In preparing my talks about the Profumo Affair, I became something of an admirer of Marilyn (Mandy) Rice-Davies. Her intelligence, tenacity and wit shone through a rather tawdry story of rich men and their excesses. Her response in the trial of Stephen Ward to the assertion that Lord Astor had denied having sex with her was ‘he would, wouldn’t he?’ This pithy, priceless retort became and remains part of British popular culture and appears in the Oxford Dictionary of Quotations.
So it was interesting to read in a letter from a once eminent Conservative, Sir Ivan Lawrence Q.C., in the Times( 19th January, 2013) that claimed Mandy never said these words. According to his hand-written notes, (he was a pupil to Stephen Ward’s barrister), she said something much more mundane. He claims she said,’ Of course it’s not untrue that I have had relations with Lord Astor. I’m not going to perjure myself in court’.
According to the Guardian newspaper, the famous quote was first reported by The Observer newspaper on June 30th, 1963 which, at the time, was owned by the Astor family! The next day both the Guardian and the Times quoted Mandy as saying,’ he would, wouldn’t he?’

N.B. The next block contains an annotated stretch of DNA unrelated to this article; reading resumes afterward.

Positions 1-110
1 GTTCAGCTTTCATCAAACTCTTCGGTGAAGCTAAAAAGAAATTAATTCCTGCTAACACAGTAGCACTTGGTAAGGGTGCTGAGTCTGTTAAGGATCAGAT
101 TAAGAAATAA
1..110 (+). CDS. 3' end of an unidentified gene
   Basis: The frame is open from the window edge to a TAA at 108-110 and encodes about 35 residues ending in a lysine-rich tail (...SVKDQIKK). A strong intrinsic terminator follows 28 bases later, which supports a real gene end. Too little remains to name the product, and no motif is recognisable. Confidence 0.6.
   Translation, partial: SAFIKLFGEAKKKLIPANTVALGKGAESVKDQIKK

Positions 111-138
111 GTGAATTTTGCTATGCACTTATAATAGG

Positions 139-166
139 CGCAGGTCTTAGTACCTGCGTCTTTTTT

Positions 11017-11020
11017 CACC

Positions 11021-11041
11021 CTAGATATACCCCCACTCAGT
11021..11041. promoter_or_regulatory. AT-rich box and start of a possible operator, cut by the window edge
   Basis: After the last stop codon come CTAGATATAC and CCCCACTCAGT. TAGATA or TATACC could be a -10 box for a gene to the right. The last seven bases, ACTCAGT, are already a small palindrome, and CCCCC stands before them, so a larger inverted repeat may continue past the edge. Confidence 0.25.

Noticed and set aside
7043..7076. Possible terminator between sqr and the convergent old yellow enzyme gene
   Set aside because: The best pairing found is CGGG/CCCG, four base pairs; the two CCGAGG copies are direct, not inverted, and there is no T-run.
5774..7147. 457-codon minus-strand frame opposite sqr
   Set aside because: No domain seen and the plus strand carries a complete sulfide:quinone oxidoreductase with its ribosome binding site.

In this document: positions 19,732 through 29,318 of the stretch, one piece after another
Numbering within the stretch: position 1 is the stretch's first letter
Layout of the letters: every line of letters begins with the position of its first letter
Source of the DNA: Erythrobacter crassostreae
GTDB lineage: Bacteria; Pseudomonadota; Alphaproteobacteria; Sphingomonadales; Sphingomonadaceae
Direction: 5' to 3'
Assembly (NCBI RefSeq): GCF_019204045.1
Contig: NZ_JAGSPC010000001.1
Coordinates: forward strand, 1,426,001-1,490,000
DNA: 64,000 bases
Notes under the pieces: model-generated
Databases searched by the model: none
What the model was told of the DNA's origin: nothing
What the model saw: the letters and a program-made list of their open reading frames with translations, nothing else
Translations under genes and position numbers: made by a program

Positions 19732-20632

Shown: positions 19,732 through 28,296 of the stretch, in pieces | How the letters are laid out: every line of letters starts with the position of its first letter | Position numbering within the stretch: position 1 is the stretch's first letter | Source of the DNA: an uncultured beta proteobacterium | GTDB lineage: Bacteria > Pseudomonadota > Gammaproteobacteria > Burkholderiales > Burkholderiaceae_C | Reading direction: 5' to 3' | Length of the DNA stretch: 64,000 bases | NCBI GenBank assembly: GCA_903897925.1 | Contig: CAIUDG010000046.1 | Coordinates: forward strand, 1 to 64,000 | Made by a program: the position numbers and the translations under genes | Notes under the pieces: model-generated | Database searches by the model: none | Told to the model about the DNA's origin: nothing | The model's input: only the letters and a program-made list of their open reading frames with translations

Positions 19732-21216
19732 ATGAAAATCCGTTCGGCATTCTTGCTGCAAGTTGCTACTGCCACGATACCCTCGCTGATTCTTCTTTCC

The court report appears to show that Sir Ivan’s quote is indeed accurate but that particular answer comes earlier in her cross examination and later on in response to the prosecuting counsel, Mervyn Griffith-Jones, she uses the immortal ‘he would, wouldn’t he’ line.
On January 30th, 2013, the lady herself is quoted in the Guardian as correcting Sir Ivan. Mandy said, ’I too was present at Stephen Ward’s hearing...and most certainly did say ‘he would, wouldn’t he?’ Once again, Mandy should have the last word and her advice to the eminent lawyer was ‘The palest ink is not always better than the best of memory, Sir Ivan-besides I have before me the court transcript’.
Well done, Mandy!